Battlefield not ready for crowds

September 21, 1997


Staff Writer

SHARPSBURG - Whether Antietam National Battlefield is prepared or not, the historic national park could see an onslaught of tourists in the coming years thanks to a strong push by tourism officials to make Washington County a destination for thousands of tourists interested in the Civil War.

Unfortunately the National Park Service, which oversees the battlefield, isn't ready, said battlefield Superintendent John Howard.

While increasing the number of visitors to Antietam is realistic and certainly welcome, the park isn't prepared for the crowds local tourism officials are hoping for, Howard said.

"A lot of people want to turn Antietam into Gettysburg" in terms of the number of visitors, Howard said. "There's a lot that needs to be done first."


Gettysburg National Battlefield received 1.6 million visitors in 1996, a 1 percent decline from the previous year, Howard said.

Antietam National Battlefield had 246,000 visitors in 1996, up 14 percent from the 168,000 visitors in 1995, he said. A typical anniversary weekend at the park would attract 4,000 to 5,000 visitors.

The weekend of the 135th Commemoration of the Battle of Antietam the park received between 25,000 to 30,000 visitors, Howard said.

County tourism officials are hoping to get that big a crowd every weekend during the height of the tourism season as they market Hagerstown and Washington County as the Crossroads to the Civil War, He said.

Howard said he would need at least another eight or 10 rangers and maintenance workers to regularly accommodate the crowd size that visited the battlefield the weekend of the 135th anniversary re-enactment.

During the anniversary weekend the park handled the extra visitors by using 14 extra law enforcement rangers from C&O Canal National Historical Park, Monocacy National Battlefield and Catoctin Mountain National Park, he said.

"It's not a popular thing right now to hire federal employees," Howard said. "It just doesn't work to go ask for another 10 to 12 rangers."

Howard said budget requests for more personnel at Antietam haven't been approved in at least four years.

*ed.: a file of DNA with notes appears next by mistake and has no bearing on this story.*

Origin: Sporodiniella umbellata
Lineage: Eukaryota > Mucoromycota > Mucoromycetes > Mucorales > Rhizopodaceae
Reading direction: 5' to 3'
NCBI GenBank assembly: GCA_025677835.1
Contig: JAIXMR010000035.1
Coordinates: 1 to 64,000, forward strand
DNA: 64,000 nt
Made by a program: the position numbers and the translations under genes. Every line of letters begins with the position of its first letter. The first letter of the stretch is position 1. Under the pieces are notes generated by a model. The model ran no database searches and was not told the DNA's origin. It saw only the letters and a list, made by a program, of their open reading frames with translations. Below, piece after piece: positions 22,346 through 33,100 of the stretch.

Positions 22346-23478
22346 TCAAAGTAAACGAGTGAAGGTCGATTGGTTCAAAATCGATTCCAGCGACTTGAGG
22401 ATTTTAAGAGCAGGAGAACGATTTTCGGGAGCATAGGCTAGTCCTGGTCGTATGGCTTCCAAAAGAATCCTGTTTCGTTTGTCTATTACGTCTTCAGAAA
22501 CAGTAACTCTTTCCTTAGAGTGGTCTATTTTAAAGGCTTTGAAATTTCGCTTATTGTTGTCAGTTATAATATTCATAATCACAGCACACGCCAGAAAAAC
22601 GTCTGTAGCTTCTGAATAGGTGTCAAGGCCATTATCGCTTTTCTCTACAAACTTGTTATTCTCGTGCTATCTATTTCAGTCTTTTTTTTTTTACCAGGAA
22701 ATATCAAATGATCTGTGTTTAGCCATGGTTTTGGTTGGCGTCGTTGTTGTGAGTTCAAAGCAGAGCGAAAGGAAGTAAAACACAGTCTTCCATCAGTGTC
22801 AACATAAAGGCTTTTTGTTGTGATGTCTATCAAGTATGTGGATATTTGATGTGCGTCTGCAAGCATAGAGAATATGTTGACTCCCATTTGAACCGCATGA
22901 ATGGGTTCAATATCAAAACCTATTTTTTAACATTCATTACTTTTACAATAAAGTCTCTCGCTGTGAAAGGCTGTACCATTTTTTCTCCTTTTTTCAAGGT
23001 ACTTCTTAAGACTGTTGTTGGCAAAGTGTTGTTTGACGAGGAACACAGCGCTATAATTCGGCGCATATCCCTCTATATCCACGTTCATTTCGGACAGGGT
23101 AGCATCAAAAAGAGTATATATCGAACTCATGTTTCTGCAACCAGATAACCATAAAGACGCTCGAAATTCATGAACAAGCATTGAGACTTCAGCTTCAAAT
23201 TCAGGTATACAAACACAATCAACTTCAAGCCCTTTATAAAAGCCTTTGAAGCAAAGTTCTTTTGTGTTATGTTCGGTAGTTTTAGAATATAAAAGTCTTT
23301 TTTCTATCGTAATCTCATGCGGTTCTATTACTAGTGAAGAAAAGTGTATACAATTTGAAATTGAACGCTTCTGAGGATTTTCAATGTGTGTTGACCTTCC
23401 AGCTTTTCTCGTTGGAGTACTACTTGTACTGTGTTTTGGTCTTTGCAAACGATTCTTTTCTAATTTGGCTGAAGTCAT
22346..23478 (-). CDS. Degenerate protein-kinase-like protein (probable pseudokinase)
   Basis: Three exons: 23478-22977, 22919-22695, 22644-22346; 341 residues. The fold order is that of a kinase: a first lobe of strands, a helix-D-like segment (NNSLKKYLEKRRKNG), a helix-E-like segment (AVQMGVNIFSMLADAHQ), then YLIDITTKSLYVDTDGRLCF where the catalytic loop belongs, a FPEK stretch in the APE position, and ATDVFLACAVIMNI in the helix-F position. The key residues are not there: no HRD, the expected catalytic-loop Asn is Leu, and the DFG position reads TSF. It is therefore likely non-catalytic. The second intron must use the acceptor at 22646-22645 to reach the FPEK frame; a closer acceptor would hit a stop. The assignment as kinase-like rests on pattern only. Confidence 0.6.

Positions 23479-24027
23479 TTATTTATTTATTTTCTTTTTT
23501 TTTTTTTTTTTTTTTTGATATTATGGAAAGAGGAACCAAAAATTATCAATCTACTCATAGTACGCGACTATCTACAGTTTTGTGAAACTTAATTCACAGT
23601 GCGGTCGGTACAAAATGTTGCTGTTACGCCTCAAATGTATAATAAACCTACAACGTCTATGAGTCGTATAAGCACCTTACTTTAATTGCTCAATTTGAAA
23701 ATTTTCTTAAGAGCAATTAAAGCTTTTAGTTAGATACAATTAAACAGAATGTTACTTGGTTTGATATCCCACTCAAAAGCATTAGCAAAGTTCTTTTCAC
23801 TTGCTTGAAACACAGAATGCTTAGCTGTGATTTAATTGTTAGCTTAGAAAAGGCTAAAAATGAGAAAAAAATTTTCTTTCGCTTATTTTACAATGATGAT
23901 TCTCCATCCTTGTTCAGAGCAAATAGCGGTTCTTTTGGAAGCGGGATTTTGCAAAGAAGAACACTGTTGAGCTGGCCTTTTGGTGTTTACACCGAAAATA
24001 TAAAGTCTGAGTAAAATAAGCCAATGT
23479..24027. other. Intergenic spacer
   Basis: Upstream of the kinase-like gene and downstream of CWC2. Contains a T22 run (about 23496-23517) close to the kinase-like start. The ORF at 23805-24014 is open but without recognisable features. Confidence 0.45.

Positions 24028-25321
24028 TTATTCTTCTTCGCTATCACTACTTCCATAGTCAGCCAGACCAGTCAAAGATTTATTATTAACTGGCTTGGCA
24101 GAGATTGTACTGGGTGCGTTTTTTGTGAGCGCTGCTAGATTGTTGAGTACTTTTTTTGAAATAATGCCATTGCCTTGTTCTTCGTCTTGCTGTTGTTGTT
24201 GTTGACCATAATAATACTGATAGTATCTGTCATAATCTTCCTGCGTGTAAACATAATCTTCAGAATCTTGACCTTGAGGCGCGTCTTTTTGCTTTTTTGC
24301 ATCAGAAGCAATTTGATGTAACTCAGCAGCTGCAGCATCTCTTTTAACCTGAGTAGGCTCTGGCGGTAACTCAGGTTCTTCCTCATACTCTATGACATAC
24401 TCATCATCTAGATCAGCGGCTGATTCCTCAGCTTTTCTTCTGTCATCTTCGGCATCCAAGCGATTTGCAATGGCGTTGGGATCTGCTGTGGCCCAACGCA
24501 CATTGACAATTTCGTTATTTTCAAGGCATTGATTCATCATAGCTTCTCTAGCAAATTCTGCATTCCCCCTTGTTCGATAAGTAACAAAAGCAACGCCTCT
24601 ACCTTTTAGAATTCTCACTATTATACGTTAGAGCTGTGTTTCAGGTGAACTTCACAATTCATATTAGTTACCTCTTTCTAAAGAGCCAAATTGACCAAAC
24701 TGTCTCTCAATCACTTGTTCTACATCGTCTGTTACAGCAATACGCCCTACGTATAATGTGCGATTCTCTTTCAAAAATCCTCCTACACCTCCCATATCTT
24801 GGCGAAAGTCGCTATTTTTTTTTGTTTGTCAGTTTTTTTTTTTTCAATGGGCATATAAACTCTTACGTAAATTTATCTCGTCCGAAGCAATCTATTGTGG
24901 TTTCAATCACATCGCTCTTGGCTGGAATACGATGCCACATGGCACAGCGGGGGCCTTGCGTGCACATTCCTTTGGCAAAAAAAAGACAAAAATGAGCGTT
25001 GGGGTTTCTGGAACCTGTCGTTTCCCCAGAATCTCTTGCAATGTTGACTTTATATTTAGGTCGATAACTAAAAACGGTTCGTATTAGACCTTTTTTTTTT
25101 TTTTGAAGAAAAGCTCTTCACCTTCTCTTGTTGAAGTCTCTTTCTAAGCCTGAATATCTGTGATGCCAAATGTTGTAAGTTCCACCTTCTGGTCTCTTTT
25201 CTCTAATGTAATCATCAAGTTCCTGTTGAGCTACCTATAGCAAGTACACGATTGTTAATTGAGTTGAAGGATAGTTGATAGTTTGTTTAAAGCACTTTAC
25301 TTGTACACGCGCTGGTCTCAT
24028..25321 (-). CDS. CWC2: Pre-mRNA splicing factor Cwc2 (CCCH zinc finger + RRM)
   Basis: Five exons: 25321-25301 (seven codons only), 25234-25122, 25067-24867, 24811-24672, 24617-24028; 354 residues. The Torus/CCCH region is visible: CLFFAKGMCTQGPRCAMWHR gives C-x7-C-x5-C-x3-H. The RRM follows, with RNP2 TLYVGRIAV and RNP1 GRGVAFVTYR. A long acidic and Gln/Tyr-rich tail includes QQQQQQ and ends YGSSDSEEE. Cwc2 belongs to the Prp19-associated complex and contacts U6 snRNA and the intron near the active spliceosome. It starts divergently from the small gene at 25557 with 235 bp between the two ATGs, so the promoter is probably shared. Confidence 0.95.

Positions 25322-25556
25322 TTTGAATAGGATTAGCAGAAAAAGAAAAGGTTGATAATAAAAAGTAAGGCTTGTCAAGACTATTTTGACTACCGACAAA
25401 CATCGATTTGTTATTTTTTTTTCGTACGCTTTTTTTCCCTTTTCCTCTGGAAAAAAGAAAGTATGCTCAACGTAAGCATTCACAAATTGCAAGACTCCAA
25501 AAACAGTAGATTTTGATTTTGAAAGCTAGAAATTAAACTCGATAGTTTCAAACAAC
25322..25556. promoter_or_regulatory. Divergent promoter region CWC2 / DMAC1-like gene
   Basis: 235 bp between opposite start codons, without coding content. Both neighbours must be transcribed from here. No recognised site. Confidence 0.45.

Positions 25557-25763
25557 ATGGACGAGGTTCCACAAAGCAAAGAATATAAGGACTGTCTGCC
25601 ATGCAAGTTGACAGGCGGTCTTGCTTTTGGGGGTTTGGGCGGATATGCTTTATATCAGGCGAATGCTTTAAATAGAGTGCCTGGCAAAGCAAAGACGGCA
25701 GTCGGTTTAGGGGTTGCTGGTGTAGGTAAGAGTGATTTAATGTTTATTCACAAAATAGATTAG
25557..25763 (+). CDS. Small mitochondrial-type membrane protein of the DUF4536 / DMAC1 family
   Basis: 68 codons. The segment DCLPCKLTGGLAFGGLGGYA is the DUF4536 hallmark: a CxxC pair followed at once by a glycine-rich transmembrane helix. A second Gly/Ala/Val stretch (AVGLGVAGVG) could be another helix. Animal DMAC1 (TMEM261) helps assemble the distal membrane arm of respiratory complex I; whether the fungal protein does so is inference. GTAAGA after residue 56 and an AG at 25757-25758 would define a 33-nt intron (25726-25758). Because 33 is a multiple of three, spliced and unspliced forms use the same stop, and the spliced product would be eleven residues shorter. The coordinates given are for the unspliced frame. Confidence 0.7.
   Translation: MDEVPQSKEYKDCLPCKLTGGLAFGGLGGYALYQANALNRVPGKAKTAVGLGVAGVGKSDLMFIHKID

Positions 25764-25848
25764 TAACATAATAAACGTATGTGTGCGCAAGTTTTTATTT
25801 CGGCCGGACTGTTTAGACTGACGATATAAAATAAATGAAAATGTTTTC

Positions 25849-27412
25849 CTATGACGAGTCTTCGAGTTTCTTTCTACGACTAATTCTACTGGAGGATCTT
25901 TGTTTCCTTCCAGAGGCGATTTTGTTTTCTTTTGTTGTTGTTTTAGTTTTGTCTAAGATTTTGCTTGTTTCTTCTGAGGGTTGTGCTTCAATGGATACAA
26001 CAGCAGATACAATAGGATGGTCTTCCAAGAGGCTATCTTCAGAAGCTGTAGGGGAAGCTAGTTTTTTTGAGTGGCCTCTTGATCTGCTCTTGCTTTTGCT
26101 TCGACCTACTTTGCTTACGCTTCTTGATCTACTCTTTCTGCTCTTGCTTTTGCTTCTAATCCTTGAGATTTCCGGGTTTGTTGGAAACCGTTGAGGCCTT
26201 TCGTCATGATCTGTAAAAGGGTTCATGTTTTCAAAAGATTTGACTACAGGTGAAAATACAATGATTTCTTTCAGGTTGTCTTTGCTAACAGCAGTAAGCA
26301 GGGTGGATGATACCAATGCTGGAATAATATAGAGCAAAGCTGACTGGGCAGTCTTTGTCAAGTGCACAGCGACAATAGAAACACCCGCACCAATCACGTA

For the fiscal year starting in October, Howard said he has asked for four more seasonal rangers and four more seasonal maintenance workers at a cost of $200,000.

He has two vacancies in maintenance now, Howard said.

The park has a staff of 37 people, including about 15 rangers and 15 maintenance workers during the height of the tourism season in the summer.

Park officials' two goals are to serve visitors and protect the battlefield, Howard said.

Those goals have always been at odds with each other and will be more so with a surge in visitors, he said.

The reason park officials didn't allow the 135th anniversary re-enactment to be done at the battlefield was to protect it, Howard said.

Re-enactment officials have estimated up to 100,000 people visited the Artz Farm on Rench Road during the three-day event. The farm is about six miles from the battlefield.

One visitor, one vote

Whether Antietam is ready or not, tourism officials want the tourists, said Dennis Frye, co-chairman of the Antietam Commemoration Committee that organized the re-enactment.

"The federal government's inability to prepare for tourists is a problem that is not going to constrain our efforts to enhance tourism," Frye said.

If tourism officials succeed in attracting more tourists, then Howard will have more justification to ask for more funding, he said.

"Every potential visitor is a potential voter," Frye said. Tourists can lobby their Congressional members to provide more money to the park.

Frye said he will let the National Park Service deal with the tourists.

"Our job is to bring tourists into the community and to the sites," including the battlefield, Frye said.

"We acknowledge the more people to come the more demands on the park and the staff. It's the role of the national government to meet the demands. We can't turn the American public away even if the park is not prepared for it. But the American public can become the park's best ally, but the park must let people know what its needs are."

One reason people visit the battlefield is because it is largely unchanged since it achieved historical significance on Sept. 17, 1862.

While the battlefield recovers fairly well from a large group of visitors, there is some physical impact, Howard said. For example, the overflow parking lot on grass by the visitor center looked rough the week after the re-enactment, he said.

The parking lot can handle about 60 cars and four buses and the overflow lot can accommodate another 200 cars, he said. Last weekend parking overflowed so much people were parking on the sides of the streets.

While traffic was congested, it did keep moving, he said.

Nancy Jones, a Maryland State Highway Administration traffic engineer, said the highways can handle the traffic.

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